'The Band's Visit' is a gentle, humane show with gorgeous music
- Written by Steve Callahan
It will catch your heart--and not release it."
"The Band's Visit" has arrived at the Fox. You will not forget it. It's the gentlest, most humane musical I ever saw. And the music is utterly gorgeous.
We meet a group of Egyptian musicians, the Alexandria Police Ceremonial Orchestra, on their way to help dedicate an Arab cultural center in Israel. Not fluent in Hebrew they use English as their travelling language. They are expected at the city of Petah Tikva but, because Arabic speakers often conflate "P" with "B" when speaking English, the bus tickets they purchase deliver them to Bet Hatikva--a tiny "development town" in the Negev desert. It is truly the middle of nowhere.
And there's no bus out until tomorrow.
The band, crisp and erect in sky-blue uniforms, are simply lost. They look like innocent angels who have been set down in a strange world. But the locals, led by the vivacious, café owner Dina, offer the visitors dinner and a place to sleep.
The plot is very modest. Friends are made, losses are mourned, domestic stresses are explored and resolved, love is stumbled after--and beautiful music pervades and facilitates all this.
Next morning the band leaves.
The show is blessed with two brilliant performers in the leading roles. Janet Dacal, as Dina, fills the hall with the humor and heartache that all those songs offer. Sasson Gabay plays the band's director, Tewfiq--a role he played in the original wonderful movie. He's a miracle of economy and understatement. Such meaning in a mere look, a silence, a small graceful gesture! (Is he leading the band or is he a fly-fisherman playing the line?)
Joe Joseph plays Haled, the handsome young thorn in Tewfiq's side. He lacks respect for discipline; he takes off his military cap, unbuttons his jacket, wanders off to chat with every pretty girl he sees. (His one pick-up line: "Do you like Chet Baker?".)
How do we face disappointment? Simon, the band's clarinetist (James Rana), in idle moments, plays a few lovely bars from an overture he has for years left unfinished. ("Well, my wife got pregnant, and then . . . well, you know.") Itzik (Pomme Koch) and his wife were blissful when first wed, but now she screams and weeps. Well, his long unemployment, the crying baby . . . things happen. But he's a loving, gentle father.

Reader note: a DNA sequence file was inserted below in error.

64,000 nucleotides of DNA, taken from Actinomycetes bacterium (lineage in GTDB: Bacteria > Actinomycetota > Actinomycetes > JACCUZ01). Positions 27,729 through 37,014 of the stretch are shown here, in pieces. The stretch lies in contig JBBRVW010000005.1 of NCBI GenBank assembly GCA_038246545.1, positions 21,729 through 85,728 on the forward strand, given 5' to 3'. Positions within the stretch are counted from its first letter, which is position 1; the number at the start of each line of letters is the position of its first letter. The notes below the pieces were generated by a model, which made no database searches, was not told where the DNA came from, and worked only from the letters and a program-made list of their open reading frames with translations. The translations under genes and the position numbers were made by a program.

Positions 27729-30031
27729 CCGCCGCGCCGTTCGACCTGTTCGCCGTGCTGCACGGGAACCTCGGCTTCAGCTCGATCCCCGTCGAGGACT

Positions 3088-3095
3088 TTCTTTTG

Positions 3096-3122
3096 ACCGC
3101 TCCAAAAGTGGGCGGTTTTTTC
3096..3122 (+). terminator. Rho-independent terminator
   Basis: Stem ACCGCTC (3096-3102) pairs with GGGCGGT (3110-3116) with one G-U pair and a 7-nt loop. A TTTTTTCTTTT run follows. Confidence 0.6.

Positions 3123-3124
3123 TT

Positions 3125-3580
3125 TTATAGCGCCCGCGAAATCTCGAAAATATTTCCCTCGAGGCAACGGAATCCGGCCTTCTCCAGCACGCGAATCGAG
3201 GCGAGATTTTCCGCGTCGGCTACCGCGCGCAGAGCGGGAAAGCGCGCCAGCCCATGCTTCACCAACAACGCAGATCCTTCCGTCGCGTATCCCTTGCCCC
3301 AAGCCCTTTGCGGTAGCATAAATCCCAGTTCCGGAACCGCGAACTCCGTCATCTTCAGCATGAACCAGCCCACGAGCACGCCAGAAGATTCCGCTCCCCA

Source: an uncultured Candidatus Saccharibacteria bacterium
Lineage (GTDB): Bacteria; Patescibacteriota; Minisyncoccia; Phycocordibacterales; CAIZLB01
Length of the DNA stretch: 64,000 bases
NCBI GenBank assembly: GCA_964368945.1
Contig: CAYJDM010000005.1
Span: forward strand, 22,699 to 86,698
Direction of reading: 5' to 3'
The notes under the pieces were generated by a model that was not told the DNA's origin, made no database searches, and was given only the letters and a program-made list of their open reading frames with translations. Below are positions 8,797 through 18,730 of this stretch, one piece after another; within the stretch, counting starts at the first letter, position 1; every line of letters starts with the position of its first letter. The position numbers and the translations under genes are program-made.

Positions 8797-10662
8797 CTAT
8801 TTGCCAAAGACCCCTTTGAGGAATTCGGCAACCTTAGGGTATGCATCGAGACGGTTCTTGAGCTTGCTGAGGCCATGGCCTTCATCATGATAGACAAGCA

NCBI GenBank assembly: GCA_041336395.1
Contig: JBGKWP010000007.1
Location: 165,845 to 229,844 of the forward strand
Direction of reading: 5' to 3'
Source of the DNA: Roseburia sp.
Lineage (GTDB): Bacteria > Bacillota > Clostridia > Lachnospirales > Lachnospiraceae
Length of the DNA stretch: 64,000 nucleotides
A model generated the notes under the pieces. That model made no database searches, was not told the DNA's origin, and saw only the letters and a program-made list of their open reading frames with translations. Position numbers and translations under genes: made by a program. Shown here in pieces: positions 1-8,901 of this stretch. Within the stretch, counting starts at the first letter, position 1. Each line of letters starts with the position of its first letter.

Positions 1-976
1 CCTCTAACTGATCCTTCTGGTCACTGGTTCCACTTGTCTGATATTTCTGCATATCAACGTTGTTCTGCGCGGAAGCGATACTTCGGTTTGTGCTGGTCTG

There are moments of dreadful awkwardness, as when three musicians sit stiff and silent at table while their hosts (from a suspicious other culture) air their domestic squabbles.
But music surrounds all these pains and sadness and it's a consolation. The members of the band are real virtuoso musicians and they're always at the edges of the scene, like benign watchful spirits. They play clarinet, flute, cello, violin, oud (Arabic lute), darbouka (goblet drum). It's deeply middle-eastern, with drifts into jazz and Broadway. There's a whiff of klezmer.
Music crosses barriers of enmity. In World War II Allied and Axis forces alike listened faithfully at 9:55 each night for Nazi Radio Belgrade's broadcast of Lale Andersen singing "Lili Marlene". As a young Jewish girl Dina not only fell in love with Omar Sharif, but was a devout radio fan of Umm Kulthum, the greatest ever Arabic singer. In the magic evening she spends with Tewfiq Dina sings a soft romantic ballad about these two icons.
Much of the poignancy of the evening lies in people struggling to make contact, to express their hidden feelings in the absence of a shared fluent language. I was reminded of the searingly romantic scene in Brian Friel's Translations in which an Irish girl and an English soldier, desperately in love, can only exchange Irish place names.
There is much humor--and it's often touching. Papi, a local teen-ager (played by Sasson Gabay's real son, Adam), is too nervous to approach any girl. He simply can't speak to them. He says about women, "If she's over twelve and has breasts and is not my mother . . I just hear the ocean!" He receives expert kindly advice from Haled, the band's Lothario.
There are surreal touches like that Telephone Guy who's been waiting for weeks every evening by the town's one payphone for a call from his girl friend far away. Yes, it finally rings.
In the end Dina's open generous heart, which has led her down a very bumpy road of love, warms and opens Tewfiq's heart--which has been tightly sealed with grief and guilt. She is quite smitten with this deeply decent gentleman. She's a lonely woman and she rather blatantly offers him this night of love. But Tewfiq, in an achingly simple and beautiful moment, gracefully declines. He's caught her heart, but he releases it into the waters of casual love--and to the eager Haled.
The flexible set, by Scott Pask, in tones of desert and concrete, easily morphs from terminal to café to apartment to roller rink. Many shows use a turn-table just because they have one; here there is charming self-mockery in having someone sing "Sometimes I feel like I'm going in circles" while the turntable rotates.
It's a lovely, hopeful evening. After all "Bet Hatikva" means "House of Hope".
Do not leave until after the curtain call and the amazing brief concert that follows it!
The Band's Visit continues at the Fox through March 8th.